Saturday, June 23, 2018
News Roundup

St. Pete’s Pier District expected to move forward with more money

ST. PETERSBURG —The pier will take a further step forward Thursday, when the City Council is expected to approve another step in funding for the now $76 million project.

Council members will be asked to vote on $18 million for remaining work to complete the original pier project, an area that stretches from the pier head and includes Spa Beach.

"This is the basically the last piece of the pie for the replacement of what was the pier," said city architect Raul Quintana, referring to the widely recognized inverted pyramid that was closed in 2013 and demolished two years later.

"This is a significant commitment to completion of the pier project," Quintana said.

But the controversial, on-and-off project has more than a year left before it is finished. The completion date for this section of the 26-acre Pier District is now May 21, 2019.

Thursday, the council will also be asked to approve an additional $2.8 million to upgrade a splash pad, for construction of a second breakwater off Spa Beach and to build a 13,000-square-foot shaded pavilion with restrooms and open-air snack shack. Council members will also consider $800,000 in contingency funding.

In June, an initial $17.6 million to begin construction, including piles and the pier platform, was approved. Altogether total construction price for this portion of the Pier District will be $39 million. It’s the guaranteed maximum price from Skanska USA Building, the pier’s construction manager. It covers construction of the pier before it was expanded to incorporate the approach, the link from Spa Beach to the city’s bustling downtown.

The money will deliver components such as the pier head building, education center and pier plaza, Quintana said.

The $2.8 million budgeted for enhancements to the splash pad, breakwater and pavilion will come from funds not originally budgeted for the district. That money, requested by Mayor Rick Kriseman, will come from $14 million in reallocated financing once meant for a mixed-use transportation facility in the city’s downtown. In September, the Pinellas County Commission approved St. Petersburg’s request to allow up to $10 million of that sum for the pier project, with the remainder allocated to improve transportation and parking downtown.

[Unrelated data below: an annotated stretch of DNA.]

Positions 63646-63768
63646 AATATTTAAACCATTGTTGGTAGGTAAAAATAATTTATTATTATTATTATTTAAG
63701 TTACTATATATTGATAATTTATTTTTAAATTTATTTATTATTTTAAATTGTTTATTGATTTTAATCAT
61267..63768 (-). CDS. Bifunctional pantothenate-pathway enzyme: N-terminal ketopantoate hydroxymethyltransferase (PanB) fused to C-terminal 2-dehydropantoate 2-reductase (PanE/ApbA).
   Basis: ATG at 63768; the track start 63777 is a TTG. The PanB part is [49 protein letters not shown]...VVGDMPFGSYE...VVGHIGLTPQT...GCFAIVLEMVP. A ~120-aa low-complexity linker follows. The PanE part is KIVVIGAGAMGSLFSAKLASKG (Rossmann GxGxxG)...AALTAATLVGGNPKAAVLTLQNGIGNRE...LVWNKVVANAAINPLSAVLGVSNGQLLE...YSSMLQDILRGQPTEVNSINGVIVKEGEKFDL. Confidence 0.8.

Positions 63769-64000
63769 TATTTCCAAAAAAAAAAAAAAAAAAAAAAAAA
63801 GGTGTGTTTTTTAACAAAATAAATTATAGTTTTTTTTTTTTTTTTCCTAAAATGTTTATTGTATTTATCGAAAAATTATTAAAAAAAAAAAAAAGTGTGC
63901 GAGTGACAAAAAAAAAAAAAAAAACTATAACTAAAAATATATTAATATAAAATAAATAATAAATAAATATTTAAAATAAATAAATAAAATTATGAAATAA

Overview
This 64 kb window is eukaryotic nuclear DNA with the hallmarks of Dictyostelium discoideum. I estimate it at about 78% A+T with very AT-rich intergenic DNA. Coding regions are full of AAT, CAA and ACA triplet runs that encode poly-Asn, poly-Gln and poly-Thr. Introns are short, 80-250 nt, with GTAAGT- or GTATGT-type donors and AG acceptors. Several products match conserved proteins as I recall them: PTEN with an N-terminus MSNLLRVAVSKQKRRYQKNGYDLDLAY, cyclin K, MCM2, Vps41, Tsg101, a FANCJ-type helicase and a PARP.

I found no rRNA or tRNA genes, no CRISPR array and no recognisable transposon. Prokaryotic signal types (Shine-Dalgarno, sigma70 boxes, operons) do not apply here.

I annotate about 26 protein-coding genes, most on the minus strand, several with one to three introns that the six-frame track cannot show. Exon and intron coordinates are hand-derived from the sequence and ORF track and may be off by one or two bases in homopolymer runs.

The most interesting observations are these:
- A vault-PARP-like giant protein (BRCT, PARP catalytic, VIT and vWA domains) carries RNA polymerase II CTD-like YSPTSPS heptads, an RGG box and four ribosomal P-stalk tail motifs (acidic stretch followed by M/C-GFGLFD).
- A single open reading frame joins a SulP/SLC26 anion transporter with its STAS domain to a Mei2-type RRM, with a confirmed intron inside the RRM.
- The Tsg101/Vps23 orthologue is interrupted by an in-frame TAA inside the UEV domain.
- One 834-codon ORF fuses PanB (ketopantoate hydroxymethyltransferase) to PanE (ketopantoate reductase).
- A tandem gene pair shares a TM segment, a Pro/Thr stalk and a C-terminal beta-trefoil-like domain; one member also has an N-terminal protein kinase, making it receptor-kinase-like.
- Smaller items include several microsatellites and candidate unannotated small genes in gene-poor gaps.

The council has yet to approve a guaranteed maximum price contract for the $20 million pier approach, the other part of the project. Chris Ballestra, the city’s managing director of development coordination, said the council could take that up in February or March.

This week, council members will also clarify Skanska’s requirements for adhering to the city’s disadvantaged workers and apprenticeship ordinances. Under city regulations, projects of more than $2 million, such as the Pier District and the new Police Department headquarters, require that at least 10 percent of all labor hours be performed by disadvantaged workers. The same percentage applies to apprentices.

Skanska must demonstrate good-faith efforts to achieve those thresholds, efforts that include conducting at least one monthly outreach event and placing at least two monthly advertisements in two community publications. Skanska will also be required to work with organizations such as Career Source Pinellas and the Pinellas Ex-Offender Re-Entry Coalition to recruit applicants and also to register job openings with groups such as the Pinellas County Urban League.

Meanwhile, 425 concrete piles are being driven into the bay bottom, work that is expected to continue through February, Quintana said. The piles will support the 92,000-square-foot concrete deck for components including the pier head and education center buildings and a "coastal thicket" with trees, landscaping and boardwalk.

The city currently is finalizing an agreement with the nonprofit Tampa Bay Watch to lease the 2,000-square-foot education center in the middle of the pier. Tampa Bay Watch, which describes itself as "dedicated to the protection and restoration of the Tampa Bay estuary through scientific and educational programs," submitted an unsolicited proposal to operate the center. The city subsequently advertised the space, but received no other interest, Ballestra said.

Skanska estimates "substantial completion" of this part of the project by March 26, 2019, and final completion by May 21 that same year.

The goal is to complete the entire Pier District at the same time, Quintana said, but additional work could lie ahead.

"We want all the tenants in, as well," he said. "It could be summer of 2019 when it is all done."

Contact Waveney Ann Moore at [email protected] or (727) 892-2283. Follow @wmooretimes

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